Date: 1 Febbraio 2023, at 11:00
Speaker: Santi Cassisi da INAF-Osservatorio Astronomico d’Abruzzo
Zoom link: https://us06web.zoom.us/j/81803050318?pwd=aEJ6MTFJU01qdWhJNWowb1pjR1VuZz09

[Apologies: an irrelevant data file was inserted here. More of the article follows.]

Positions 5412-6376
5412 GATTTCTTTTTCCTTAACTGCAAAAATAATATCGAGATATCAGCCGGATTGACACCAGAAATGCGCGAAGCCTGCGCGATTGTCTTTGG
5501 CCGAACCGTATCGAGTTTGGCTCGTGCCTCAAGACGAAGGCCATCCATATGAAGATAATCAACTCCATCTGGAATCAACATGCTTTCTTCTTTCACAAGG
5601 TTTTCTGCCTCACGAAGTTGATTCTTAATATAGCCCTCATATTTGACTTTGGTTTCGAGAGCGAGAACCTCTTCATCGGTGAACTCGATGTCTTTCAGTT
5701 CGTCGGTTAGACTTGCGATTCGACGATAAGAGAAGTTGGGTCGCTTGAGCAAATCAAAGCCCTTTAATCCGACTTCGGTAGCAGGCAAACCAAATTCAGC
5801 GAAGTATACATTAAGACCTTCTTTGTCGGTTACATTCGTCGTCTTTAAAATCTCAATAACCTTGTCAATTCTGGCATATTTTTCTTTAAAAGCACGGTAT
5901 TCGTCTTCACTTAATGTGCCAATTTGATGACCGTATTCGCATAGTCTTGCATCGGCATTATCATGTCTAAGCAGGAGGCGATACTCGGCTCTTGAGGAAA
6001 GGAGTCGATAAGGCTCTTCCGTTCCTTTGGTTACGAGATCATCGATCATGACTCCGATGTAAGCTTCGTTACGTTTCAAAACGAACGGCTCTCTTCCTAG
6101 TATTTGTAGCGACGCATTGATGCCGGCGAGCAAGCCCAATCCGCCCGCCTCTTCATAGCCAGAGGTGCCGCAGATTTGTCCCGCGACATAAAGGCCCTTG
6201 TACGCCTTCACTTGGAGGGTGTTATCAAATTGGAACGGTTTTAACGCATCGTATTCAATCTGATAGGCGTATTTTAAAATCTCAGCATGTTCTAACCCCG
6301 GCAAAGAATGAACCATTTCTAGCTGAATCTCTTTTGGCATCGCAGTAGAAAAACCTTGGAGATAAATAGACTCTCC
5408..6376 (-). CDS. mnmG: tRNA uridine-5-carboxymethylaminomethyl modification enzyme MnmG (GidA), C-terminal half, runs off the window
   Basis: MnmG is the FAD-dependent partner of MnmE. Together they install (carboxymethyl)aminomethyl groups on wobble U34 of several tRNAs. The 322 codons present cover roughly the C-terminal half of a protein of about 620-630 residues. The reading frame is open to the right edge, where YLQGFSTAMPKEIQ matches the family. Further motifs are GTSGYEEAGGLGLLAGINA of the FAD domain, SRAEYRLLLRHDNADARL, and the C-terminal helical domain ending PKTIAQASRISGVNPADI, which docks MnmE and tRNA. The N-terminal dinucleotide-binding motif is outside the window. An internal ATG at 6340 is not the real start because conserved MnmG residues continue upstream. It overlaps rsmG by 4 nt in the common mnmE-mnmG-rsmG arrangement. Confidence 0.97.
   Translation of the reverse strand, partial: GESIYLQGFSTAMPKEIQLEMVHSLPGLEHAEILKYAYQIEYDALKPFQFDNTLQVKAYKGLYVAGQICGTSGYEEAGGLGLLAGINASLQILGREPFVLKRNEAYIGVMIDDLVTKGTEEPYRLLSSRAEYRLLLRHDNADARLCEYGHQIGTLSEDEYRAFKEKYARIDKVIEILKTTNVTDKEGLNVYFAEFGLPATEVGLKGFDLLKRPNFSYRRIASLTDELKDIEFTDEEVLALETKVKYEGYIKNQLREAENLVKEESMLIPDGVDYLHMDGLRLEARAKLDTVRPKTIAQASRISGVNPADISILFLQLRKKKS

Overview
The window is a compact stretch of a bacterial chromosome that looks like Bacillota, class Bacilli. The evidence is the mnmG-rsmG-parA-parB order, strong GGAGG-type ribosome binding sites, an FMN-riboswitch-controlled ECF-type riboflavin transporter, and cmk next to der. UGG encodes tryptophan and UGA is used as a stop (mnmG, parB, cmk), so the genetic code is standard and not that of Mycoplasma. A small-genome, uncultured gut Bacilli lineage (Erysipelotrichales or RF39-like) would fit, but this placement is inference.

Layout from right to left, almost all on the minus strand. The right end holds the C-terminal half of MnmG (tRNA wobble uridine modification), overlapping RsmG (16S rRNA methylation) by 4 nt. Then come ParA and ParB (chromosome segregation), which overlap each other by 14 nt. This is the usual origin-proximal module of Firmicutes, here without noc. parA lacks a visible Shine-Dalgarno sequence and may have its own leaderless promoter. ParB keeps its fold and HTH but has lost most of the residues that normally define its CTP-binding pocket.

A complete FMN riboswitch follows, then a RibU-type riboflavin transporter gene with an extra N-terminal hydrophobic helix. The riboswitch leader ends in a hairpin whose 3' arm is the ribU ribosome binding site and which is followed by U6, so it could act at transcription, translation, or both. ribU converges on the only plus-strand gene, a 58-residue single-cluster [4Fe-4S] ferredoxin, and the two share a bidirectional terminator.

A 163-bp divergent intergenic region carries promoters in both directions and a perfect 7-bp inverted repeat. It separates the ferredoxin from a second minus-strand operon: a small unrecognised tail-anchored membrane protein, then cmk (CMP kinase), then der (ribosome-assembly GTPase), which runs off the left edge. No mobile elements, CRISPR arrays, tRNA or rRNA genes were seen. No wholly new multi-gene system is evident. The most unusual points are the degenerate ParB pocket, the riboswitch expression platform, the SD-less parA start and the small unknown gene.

Abstract: Galactic globular clusters have always been at the crossroad of several investigations in both Stellar and Galactic Astrophysics. For long time, they have been considered the prototypes of Simple Stellar Populations, and hence used for testing and calibrating stellar evolutionary models as well as population synthesis tools. Nowadays, after the discovery of the presence of multiple stellar populations in almost all Galactic GCs, we know that this assumption is no longer valid. The process(es) of formation and early evolution of these star clusters is (are) very far to be understood, and any scenario so far envisaged is severely challenged by the pletora of empirical evidence collected till now. In the same time, thanks to the availability of an impressive observational framework – collected by combining kinematic measurements from Gaia mission, with data provided by large spectroscopic and photometric surveys -, GCs are playing a crucial role for our understanding of the assembly history of the Milky Way. We will review our present knowledge about these important stellar systems, discussing the several, open issues related to their formation/evolution, and discuss how we can use them in our effort to depict the Milky Way assembly history.